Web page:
The Making of Siek Box House
Rio Febrian | 3D Artist | Denpasar, Indonesia
Hi all, thanks to the CGarchitect team for this great site and thank you for all who give comments, feedback and encouragement. In this article I will try to write the Making Of Siek Box House. This is my work for challenge the facebook group “3D Render Party”, and this box house is the 5th season of this group's challenges. The building model was provided by Arya Siek (the organizer/administrator of this group/challenge).
CONCEPT AND WORKFLOW
I believe that the preparation and planning step is very important in every visualization project. I was imagining which environment would be good for this box house. I had a simple picture in my mind about a silent river beside the house, with many stones on the river. I used Linear Workflow for gamma setting in my scene, and I turned the gamma to 2.2.
As I mentioned before, this model was provided by the organizer of this challenge. But I remodeled this whole part of the house because I wanted to put some details with chamfered edges on every corner edge. I believe in reality most of the corner edges around us are chamfered, not sharp like a knife. I also made some details like screw heads on the railing.
Most of the textures that needed dirt, like the concrete wall, the window frame, railing, back-wall panel, pool andconcrete, used the VrayBlendMaterial. I used VRayDirt for the 1st and 2nd blend amount. But you have to swap occluded color and unoccluded color in it. One of the V-Ray dirt is normal, and the other one is invert normal, to put the dirt on both directions of corner (inside and outside). The last blend amount is for the leaking part at the bottom of the wall, I used a leaking texture from www.cgtextures.com. Many of textures in this scene came from there. Here are my material setting for concrete wall:
I needed to put different map channels for the dirt, so here are my UV mapping for the wall:
I used the same method for the railings, pool concrete, window frame and back panels textures.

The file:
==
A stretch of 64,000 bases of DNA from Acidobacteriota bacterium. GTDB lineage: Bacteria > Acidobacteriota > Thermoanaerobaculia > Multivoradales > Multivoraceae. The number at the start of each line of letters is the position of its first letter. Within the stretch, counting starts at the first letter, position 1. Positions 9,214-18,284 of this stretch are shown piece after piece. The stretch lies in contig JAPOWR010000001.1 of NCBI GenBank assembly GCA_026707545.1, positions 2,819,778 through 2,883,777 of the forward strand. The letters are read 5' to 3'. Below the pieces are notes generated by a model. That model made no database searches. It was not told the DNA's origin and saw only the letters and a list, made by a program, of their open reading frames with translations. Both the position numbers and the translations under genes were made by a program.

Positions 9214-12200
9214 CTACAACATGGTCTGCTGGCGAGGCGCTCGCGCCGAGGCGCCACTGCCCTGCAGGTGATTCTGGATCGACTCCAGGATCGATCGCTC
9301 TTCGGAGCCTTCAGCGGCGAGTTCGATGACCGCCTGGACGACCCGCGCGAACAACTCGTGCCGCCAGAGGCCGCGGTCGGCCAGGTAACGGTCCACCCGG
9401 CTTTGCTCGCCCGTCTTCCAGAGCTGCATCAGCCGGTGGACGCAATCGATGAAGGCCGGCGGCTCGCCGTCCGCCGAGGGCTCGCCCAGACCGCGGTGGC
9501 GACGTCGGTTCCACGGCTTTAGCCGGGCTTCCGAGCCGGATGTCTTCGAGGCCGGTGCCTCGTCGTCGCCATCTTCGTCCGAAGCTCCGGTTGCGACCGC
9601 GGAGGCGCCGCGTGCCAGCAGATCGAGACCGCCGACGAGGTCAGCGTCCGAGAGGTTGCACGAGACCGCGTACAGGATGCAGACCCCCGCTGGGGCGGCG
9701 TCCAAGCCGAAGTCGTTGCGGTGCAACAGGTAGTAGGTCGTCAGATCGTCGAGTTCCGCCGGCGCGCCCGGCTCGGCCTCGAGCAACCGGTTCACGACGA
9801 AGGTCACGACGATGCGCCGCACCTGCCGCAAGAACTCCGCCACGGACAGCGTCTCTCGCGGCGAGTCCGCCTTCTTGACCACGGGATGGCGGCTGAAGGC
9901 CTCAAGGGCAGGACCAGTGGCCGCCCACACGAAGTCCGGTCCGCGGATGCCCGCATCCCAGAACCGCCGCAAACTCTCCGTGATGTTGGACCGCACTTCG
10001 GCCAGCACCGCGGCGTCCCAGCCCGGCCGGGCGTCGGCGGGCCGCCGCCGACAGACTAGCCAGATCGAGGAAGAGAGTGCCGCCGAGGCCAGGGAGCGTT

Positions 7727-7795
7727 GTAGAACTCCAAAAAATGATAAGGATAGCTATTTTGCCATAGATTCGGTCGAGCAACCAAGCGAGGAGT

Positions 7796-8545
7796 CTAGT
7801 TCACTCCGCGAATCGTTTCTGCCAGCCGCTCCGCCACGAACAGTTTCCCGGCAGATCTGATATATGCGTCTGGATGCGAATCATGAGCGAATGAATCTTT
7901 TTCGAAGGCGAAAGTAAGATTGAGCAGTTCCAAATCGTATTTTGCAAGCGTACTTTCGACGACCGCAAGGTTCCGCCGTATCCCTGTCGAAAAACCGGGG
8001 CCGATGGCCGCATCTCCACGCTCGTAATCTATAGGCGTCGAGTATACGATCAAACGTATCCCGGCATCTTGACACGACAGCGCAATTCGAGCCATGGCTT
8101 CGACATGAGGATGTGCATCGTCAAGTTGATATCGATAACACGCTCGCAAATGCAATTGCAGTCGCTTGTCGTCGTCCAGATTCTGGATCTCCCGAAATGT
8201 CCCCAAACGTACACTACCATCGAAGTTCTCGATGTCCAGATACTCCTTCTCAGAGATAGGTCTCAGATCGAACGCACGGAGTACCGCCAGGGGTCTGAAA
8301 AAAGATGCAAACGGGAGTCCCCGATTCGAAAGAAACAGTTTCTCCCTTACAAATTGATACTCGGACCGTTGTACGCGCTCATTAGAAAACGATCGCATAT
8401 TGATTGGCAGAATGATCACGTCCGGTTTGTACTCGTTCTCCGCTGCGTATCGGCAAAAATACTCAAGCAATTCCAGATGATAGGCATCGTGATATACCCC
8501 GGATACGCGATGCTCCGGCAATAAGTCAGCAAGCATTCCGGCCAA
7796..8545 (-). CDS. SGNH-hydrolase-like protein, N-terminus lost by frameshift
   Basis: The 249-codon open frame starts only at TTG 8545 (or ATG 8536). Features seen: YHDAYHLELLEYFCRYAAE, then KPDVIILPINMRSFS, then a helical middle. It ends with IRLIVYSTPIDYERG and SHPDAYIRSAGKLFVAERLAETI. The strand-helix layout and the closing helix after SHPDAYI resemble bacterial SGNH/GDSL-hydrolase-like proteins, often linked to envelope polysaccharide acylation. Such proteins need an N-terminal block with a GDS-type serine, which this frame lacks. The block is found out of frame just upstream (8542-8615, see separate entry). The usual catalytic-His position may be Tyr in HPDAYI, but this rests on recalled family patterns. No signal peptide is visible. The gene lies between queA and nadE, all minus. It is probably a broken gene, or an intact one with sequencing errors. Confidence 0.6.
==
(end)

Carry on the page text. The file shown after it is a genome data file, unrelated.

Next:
Here is the ground material where I applied the VrayDisplacement modifier:
LIGHTING AND GI
In this scene I only used VRay Sun for the lighting. To get this kind of dusk mood, I put the sun at a very low angle and I increased the size multiplier to get blurred shadows.
Next, we have to define the environment background and GI. I used two slots for the material, one of them for the background, and one for lighting (GI). Both were made the same, but just in case I needed to make some changes, I made them in separate slots. For the environment background and GI, I used a mix of material between VraySky and Bitmap. The bitmap is a 360° sky bitmap that I downloaded from www.cgtextures.com, I choose the dusk one. I did many tests for this to define the mix amount (which one is better, close to the VraySky or close to the bitmap sky). In the bitmap, I also brought the RGB levels up to get the right level. Here is the mix:
GRASS, PLANTS AND SCATTERING
I used models from iTree and Evermotion for the trees in this scene and of course I proxied them. For the grass I used models from iGrass, and then I scattered them using multiscatter and multipainter. I also painted some gravel on the ground. Here you can see the scatters I used:
Gravel (I used the asteroid generator script to create many different shapes of stones):
I rendered this scene with V-Ray, my favorite render engine. Here are the render settings:
In this post-production step, I used Photoshop and MagicBullet PhotoLooks. Actually this is not a heavy post production. I only did color corrections, added contrast, glow and fixed the saturation on grass. Here are the layer/steps:
Darker water and stones
Color correction and add contrast
Color correction and sharpening
More sharpening on the gravel and stones area
Reduce grass saturation
More contrast and sharpening on the left/foreground tree
Adding sky glow
Adding a little bit fog using Z-depth
Add darker part at the bottom of the stones:
As you can see, the post production for this scene is not complicated, it is only about adding contrast, color correction, and adding fog and glow. But the most important thing is to think creatively when we compose the image.
Here are the wireframes for every single view that I posted before:
Well, I hope you enjoyed this article, and may it help you in some way. Please feel free to ask if there are any questions.
About this article
Indonesia's Rio Febrian provides an exclusive detailed breakdown of his Siek Box House scene.
About the author
Founder at CGarchitect